The 2011 Census results have been released and confirm that South Africa has improved the living conditions of the majority of the population. However, they also indicate that these improvements have not been enough to overcome the historical inequity fault lines. Race, gender and geographical location and disability continue to determine the rate and depth of access to services and benefits derived from the country’s socio-economic development.
Education: There has been a substantive increase in the percentage of persons attending an education institution between 2001 and 2011 (with the highest increase in the age group 5 – 7 years) and a substantive decrease in illiteracy levels. However, the black African and coloured population groups continue to exhibit the highest levels of illiteracy, with the highest rate recorded amongst black females older than 20 years (23,2%).
Income levels: Whilst there has been an increase in household income levels, women-headed households remain poorer, with an annual average income of R67,330 compared to male-headed households with an average income nearly twice as high at R128,329. The predominantly rural provinces falling within the boundaries of the former apartheid homelands exhibit the highest levels of poverty, with Limpopo households being the poorest, with an average annual income of R56,844, and Eastern Cape households the second-poorest, with an income of R64,539.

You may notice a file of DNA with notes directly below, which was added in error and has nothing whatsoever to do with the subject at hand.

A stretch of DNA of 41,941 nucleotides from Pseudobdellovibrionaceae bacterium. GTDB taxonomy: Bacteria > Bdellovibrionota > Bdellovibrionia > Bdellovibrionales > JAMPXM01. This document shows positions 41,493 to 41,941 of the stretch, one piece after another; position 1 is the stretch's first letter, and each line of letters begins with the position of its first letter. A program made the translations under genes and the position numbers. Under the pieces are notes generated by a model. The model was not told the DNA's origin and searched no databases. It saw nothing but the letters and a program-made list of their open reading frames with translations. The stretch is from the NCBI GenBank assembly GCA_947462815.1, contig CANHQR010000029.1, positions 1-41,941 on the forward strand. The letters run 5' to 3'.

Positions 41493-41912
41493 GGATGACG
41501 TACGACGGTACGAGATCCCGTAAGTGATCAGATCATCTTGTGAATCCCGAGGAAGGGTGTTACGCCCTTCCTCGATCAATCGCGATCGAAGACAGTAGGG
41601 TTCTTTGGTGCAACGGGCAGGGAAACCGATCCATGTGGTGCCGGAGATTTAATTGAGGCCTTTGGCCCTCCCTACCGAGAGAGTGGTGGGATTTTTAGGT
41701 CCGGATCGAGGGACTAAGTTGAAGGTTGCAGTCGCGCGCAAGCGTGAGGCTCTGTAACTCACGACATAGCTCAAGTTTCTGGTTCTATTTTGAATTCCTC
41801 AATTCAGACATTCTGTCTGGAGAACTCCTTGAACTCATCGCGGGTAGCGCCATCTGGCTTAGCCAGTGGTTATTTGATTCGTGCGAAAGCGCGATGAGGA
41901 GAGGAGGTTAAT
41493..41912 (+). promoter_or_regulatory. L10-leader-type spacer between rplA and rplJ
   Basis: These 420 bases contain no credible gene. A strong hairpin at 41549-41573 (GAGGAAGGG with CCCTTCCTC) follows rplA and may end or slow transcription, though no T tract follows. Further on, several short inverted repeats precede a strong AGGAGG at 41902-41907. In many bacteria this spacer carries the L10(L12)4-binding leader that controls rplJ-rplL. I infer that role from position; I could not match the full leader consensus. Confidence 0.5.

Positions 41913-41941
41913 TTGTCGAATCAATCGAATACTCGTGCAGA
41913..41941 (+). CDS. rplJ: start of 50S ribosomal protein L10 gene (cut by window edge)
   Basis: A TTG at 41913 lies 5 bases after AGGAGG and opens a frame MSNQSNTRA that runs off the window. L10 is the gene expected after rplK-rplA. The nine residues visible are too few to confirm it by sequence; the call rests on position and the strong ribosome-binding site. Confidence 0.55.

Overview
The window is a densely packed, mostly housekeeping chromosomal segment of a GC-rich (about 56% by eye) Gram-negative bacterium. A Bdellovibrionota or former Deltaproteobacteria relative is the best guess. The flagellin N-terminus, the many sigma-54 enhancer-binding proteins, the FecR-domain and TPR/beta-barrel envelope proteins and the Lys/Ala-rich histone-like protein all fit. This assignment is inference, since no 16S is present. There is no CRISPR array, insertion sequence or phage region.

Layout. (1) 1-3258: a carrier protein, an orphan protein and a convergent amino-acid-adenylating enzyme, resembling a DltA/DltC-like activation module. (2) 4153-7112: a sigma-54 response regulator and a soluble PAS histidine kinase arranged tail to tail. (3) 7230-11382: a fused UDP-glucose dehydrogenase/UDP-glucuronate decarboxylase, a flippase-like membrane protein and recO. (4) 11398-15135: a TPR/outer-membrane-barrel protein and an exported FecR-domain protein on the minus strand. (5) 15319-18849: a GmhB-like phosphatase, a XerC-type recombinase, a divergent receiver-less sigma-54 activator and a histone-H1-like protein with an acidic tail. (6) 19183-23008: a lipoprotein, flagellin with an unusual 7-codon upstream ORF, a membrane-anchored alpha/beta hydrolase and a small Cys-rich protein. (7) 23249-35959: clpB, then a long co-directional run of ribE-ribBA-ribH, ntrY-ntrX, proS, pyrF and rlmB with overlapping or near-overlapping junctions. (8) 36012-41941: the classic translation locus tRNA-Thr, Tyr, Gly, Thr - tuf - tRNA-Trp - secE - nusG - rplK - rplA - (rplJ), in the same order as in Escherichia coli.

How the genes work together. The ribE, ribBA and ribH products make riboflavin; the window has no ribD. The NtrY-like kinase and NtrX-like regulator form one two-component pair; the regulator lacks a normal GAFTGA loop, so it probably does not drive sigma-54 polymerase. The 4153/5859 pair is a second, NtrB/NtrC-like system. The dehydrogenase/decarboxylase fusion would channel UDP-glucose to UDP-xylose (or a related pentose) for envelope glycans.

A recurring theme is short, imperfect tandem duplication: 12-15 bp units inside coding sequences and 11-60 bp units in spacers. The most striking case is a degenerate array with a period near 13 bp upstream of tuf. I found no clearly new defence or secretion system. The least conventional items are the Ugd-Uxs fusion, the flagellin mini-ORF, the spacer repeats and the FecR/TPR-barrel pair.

Employment: The unemployment rate is higher amongst women, at 34,6% compared to 25,6% amongst men, and is the highest amongst black African women; 41,2% of this group are unemployed compared to 5% of white men. The highest rates of unemployment by age group are amongst the youth, with a 50% unemployment rate compared to 20% amongst 40–44-year-olds. Unemployment rates are the highest in Kwazulu-Natal, the Eastern Cape and Limpopo.
The number of orphans between the ages of 0–17 years has increased substantially since 2001 to 18.8% of the total population in 2011; 7,1% of the total orphan population are maternal orphans, which increased from 2,4% in 2001.The number of double orphans increased from 0,7% in 2001 to 3,7% in 2011. The highest numbers of orphans live in Kwazulu-Natal (30%), followed by the Eastern Cape (17, 4%), and Gauteng province (13, 5%).
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